Andy Brockman[ ] is director of Operations Room Archaeology [the Op’s Room] and the Digging Dad’s Army Project and is a specialist in the Archaeology of Modern Conflict. He has a particular interest in community based projects which involve research into archaeology within living memory and supports Operation Nightingale, a British Army initiative to use archaeology to help rehabilitate injured servicemen and women.

  • Follower

    An excellent report at last identifying the true descendants of Admiral Balchen, note the spelling of his name. The modern Balchins changed their name in the seventeenth century from Balchild and have no documented relationship to the Admiral. If they, the modern Balchins, did have a documented relationship I would expect to see trancripts of their documents on their Balchin Family History Society website at &lt ;>. One of their objectives is "to promote and make available research into Balchin Family History" but there is no sign of this on their website!

  • Anon

    The Institute for Archaeoogist guidelines are very clear on issues related to this matter:

    1.7 A member shall not knowingly be employed by, or
    contract with, an individual or entity whose purpose is the
    sale of items excavated and/or recovered from
    archaeological contexts and where such sale may lead
    to the irretrievable dispersal of the physical and/or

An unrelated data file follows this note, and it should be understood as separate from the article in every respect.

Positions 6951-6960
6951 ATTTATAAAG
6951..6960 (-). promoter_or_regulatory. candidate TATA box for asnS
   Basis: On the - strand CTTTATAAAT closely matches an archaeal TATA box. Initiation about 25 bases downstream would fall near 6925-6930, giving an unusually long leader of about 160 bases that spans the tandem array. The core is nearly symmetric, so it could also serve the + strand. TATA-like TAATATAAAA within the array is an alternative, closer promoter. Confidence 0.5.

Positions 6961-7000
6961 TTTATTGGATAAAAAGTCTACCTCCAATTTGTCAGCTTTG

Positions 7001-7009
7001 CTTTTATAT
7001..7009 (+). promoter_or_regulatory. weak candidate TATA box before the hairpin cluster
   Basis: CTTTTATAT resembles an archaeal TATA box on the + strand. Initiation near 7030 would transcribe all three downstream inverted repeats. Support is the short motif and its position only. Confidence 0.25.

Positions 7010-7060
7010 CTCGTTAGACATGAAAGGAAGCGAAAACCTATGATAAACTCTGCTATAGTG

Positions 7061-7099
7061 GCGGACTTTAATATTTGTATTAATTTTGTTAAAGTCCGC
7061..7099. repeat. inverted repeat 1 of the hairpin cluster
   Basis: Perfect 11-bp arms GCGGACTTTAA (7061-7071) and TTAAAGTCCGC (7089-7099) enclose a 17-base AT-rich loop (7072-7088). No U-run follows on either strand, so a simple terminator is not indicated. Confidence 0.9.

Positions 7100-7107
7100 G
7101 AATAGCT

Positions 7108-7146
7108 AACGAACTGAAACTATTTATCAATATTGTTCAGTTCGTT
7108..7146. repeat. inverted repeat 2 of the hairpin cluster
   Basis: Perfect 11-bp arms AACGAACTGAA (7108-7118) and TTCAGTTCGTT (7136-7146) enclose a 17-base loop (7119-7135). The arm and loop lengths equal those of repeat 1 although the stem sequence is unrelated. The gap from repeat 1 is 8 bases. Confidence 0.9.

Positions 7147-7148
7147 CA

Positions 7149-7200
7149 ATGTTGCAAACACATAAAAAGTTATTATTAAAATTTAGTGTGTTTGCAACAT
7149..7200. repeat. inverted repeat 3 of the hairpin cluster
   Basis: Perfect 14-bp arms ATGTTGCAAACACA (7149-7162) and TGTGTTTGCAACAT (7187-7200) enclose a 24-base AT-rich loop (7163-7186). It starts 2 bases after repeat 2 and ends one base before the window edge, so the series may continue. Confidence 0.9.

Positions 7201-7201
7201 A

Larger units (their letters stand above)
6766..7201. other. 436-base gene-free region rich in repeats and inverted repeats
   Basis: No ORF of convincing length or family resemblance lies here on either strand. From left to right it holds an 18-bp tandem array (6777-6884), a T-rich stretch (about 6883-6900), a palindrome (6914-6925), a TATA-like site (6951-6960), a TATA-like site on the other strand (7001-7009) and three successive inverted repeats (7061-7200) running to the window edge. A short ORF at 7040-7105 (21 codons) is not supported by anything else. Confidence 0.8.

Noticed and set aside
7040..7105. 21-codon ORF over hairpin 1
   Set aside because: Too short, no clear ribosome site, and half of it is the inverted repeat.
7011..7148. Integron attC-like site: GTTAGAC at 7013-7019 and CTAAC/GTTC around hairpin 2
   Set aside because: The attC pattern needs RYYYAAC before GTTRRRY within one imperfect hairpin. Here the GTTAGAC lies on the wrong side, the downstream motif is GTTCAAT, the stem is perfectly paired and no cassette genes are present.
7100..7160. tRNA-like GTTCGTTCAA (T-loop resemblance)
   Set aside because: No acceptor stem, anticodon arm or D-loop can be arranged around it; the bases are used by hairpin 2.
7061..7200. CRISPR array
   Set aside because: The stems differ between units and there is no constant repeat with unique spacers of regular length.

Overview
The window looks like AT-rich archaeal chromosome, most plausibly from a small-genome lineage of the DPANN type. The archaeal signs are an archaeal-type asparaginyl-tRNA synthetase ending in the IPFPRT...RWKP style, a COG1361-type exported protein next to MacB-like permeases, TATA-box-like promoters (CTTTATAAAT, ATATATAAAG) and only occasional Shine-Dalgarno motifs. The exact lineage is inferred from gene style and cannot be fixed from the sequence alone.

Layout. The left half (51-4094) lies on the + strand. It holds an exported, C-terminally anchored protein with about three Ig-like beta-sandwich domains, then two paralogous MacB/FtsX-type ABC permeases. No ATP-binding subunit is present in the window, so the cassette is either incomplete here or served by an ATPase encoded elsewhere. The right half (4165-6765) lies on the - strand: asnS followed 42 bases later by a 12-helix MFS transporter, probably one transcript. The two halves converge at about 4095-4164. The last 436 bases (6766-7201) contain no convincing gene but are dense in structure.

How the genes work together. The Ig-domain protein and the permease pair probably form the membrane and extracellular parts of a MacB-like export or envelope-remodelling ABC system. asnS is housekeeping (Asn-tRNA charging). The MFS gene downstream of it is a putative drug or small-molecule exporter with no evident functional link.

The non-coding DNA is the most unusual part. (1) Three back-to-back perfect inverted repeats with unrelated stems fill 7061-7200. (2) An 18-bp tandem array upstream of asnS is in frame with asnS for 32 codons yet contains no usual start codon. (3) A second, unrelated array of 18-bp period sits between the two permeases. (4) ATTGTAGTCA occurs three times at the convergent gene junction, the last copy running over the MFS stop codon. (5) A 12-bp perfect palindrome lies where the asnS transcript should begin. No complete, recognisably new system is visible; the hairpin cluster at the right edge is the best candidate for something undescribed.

intellectual archive, or where such sale may result in an
    undispersed archive to which public access is routinely

  • heritagedailyuk

    You can see the responses of the shareholders at:

    We also recommend looking at the rest of their threads… as you can guess, its all about money, silver, treasure, market shares…

    e.g. "the M and G sites..the Victory is not important at this time. We have to get that silver and when we do the sp will go up because OMEX will have proven itself and that is good for further work in the future."

  • Carla Ness

    It's very concerning, especially when you look at the past fiasco of the Black Swan. After a five-year court battle, a U.S. federal judge awarded the treasure to Spain in February 2012 and ordered Odyssey Marine to relinquish the treasure to Spanish authorities. Did the Victory Project even go to public tendor for other specialist firms that actually abide by IFA standards??

    • Andy Brockman

      Information from Freedom of Information Act requests indicates that there is no evidence that the Maritime Heritage Foundation made any attempt to seek other tenders for the work on HMS Victory and it's technical advice is entirely that supplied by Odyssey and its paid consultants.

  • Tom K

    Why don't you offer to team up with Odyssey to study this site? Why wait? Do you think you"re going to live forever. Let's get the job done now. How long do you intend to keep history buried?

    • Andy Brockman

      The problem is Odyssey's for-profit business model is not compatible with stated UK Government policy under the Annex to the UNESCO Convention on the Protection of the Underwater Cultural Heritage, nor within the ethical framework within which the vast majority of archaeologists all over the world on land and at sea work within.

      If Odyssey agrees to abide by UNESCO, not attempt to sell of finds on the commercial collectors market and to undertake an excavation to a timetable dictated solely by the needs of the archaeology of the site, not the need to "monetise" it for its stockholders, then all things become possible.

      Also, to many people the idea that private investors will profit from the exploitation of the grave and memorial to over 1000 Royal Navy Sailors is abhorrent. It is as if a commercial salvage company asked to remove personal material from the USS Arizona, IJN Yamato or HMS Hood and sell some of it for 50-80% commercial profit.